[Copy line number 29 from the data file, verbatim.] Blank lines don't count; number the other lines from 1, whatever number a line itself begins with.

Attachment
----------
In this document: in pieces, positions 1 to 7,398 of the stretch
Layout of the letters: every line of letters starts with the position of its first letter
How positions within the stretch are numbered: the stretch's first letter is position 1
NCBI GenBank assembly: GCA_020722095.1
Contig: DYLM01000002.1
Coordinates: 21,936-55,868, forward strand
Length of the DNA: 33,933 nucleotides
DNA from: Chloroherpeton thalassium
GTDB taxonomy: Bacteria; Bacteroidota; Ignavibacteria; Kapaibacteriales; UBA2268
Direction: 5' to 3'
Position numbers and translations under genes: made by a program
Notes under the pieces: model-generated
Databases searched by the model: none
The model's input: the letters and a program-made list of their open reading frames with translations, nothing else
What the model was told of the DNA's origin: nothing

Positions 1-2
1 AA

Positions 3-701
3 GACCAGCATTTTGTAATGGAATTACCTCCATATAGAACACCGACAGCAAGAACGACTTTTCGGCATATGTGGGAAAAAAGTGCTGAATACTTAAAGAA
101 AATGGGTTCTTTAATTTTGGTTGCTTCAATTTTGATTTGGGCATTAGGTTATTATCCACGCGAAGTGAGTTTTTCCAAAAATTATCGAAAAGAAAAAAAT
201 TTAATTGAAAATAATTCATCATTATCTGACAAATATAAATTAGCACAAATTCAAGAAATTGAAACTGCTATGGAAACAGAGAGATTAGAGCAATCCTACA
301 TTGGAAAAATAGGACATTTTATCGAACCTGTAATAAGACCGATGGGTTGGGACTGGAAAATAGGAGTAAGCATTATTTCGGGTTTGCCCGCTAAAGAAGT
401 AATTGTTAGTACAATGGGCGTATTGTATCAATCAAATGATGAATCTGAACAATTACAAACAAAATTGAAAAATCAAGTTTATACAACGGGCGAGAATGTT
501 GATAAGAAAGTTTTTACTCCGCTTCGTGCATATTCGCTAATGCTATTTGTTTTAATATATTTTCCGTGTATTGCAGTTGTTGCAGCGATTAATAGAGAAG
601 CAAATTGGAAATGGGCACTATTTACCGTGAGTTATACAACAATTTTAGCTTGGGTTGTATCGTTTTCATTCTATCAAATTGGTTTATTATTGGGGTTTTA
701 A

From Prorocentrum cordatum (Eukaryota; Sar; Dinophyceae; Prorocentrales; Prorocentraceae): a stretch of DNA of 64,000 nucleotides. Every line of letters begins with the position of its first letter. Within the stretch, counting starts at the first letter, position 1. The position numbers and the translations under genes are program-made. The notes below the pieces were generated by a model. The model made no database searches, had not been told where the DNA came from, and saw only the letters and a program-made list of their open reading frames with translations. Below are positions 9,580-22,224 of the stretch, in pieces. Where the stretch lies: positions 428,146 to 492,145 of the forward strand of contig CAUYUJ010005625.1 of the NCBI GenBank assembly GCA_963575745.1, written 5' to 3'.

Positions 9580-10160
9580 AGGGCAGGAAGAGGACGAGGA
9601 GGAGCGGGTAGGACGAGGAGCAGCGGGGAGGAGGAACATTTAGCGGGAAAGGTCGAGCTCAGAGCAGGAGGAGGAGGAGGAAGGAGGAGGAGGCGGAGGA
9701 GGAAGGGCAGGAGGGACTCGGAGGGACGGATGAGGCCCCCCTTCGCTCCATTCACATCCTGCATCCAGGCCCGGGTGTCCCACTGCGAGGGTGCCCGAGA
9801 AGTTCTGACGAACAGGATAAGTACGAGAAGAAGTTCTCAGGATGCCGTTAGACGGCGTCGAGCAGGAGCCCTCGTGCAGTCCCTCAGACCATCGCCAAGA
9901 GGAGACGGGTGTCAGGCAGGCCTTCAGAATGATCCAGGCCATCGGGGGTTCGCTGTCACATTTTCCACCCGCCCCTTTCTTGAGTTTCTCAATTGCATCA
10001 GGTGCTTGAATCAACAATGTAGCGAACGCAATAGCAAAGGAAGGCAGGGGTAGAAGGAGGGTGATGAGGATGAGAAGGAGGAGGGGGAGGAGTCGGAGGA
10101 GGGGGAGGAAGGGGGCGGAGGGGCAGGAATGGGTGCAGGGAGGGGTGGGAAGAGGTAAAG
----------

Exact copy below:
9580 AGGGCAGGAAGAGGACGAGGA